• The European mantis life cycle is similar to that of the Carolina mantis, but with a distinctively different egg case.
  • The Chinese mantis is an introduced species (as mentioned earlier), sharing some similarities in life cycle and hatching patterns with the native species.
Species Native/Introduced Egg Case Shape Hatching Time
Carolina mantis Native Long and narrow Spring
European mantis Introduced Distinctive Spring
Chinese mantis Introduced Similar to native Spring

As you can see, the praying mantis species in North America exhibit diverse hatching patterns and life cycles. Understanding their differences can help in identifying and appreciating these fascinating insects.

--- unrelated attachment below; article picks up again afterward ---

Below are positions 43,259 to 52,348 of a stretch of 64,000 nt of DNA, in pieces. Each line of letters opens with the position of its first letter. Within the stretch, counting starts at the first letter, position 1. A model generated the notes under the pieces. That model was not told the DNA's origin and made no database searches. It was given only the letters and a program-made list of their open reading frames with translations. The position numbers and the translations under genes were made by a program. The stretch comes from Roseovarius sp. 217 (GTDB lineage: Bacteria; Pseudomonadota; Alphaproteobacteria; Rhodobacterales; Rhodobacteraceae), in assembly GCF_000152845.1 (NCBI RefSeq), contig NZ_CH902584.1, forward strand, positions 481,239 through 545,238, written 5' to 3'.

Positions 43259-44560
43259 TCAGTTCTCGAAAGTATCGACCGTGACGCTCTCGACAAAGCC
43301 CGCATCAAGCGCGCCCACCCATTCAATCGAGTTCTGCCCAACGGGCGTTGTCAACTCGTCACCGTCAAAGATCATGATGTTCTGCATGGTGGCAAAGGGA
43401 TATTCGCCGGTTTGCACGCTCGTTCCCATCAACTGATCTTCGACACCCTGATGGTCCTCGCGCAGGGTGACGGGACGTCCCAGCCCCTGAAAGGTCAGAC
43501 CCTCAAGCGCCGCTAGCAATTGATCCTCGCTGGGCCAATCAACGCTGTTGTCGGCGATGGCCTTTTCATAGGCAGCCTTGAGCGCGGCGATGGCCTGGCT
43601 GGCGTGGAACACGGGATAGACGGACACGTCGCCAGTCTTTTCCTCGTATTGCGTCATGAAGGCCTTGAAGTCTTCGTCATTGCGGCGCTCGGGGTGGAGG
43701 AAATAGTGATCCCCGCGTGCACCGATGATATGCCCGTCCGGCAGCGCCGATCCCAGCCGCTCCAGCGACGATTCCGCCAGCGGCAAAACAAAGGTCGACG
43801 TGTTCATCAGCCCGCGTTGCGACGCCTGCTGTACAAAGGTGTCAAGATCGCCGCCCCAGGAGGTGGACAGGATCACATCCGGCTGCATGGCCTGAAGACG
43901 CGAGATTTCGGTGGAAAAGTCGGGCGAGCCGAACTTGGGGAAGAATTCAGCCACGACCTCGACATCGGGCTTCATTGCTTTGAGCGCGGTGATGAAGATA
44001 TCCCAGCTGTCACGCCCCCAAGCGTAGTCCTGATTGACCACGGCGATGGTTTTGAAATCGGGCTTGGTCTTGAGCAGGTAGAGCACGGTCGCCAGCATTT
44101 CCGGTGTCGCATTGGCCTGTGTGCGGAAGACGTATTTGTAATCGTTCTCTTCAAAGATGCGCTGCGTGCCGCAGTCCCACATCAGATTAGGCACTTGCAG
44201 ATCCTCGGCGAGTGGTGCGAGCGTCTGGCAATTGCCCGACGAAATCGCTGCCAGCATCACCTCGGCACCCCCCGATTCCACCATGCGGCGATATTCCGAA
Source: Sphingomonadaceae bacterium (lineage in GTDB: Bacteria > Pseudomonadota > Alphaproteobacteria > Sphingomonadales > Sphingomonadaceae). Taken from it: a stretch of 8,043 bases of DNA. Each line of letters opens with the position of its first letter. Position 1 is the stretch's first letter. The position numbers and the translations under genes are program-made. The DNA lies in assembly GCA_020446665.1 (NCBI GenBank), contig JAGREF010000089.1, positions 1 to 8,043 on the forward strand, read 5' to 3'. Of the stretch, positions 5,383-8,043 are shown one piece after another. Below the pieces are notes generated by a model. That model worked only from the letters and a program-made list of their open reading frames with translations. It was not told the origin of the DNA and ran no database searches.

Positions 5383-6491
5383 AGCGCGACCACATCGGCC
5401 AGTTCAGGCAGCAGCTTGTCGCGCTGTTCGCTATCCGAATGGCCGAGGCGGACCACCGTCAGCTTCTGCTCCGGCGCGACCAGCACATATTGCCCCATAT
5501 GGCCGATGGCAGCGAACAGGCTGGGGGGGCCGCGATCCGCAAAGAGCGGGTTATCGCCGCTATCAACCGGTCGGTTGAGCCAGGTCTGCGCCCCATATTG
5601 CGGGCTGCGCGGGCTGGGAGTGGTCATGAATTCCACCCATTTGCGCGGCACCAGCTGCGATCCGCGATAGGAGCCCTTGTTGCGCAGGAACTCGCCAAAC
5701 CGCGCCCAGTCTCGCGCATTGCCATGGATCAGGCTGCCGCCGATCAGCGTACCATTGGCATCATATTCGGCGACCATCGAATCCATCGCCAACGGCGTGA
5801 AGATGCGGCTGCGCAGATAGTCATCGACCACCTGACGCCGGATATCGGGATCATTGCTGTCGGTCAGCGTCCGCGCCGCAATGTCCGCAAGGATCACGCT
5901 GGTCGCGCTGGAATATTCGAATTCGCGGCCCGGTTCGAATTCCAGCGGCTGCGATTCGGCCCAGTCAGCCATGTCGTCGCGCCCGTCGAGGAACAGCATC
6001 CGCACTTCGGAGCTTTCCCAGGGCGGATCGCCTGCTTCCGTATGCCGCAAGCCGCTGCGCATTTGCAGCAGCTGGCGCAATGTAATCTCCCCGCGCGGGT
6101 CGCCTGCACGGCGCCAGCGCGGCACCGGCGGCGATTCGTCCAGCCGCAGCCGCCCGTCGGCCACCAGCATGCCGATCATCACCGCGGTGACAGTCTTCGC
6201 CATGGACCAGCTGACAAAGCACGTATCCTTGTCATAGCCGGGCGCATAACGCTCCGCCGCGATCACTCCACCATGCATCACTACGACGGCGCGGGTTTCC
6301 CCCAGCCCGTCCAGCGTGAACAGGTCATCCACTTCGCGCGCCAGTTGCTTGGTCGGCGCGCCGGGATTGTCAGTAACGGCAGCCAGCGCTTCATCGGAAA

Artificial Praying Mantis Egg Hatching

In a Glass or Plastic Jar

To hatch praying mantis eggs artificially, you can use a simple glass or plastic jar as a container. It’s important to choose a suitable substrate to provide a stable environment for the eggs. Examples of materials you can use as a substrate include:

  • Coco coir
  • Vermiculite
  • Moss

This method allows you to monitor the development of the eggs closely. However, ensuring proper ventilation and temperature control can be challenging.

Usage of Refrigerators and Incubators

Alternatively, you can use a refrigerator or an incubator for a more controlled hatching environment. Maintaining the desired temperature and humidity is easier in a refrigerated container or an incubator, helping the eggs hatch more uniformly.

Method Pros Cons
Glass or Plastic Jar Easy to set up and monitor Temperature control can be difficult
Refrigerator/Incubator Better temperature and humidity control Requires more resources and equipment

A combination of polystyrene and substrate can be used to enhance insulation and moisture retention in both methods.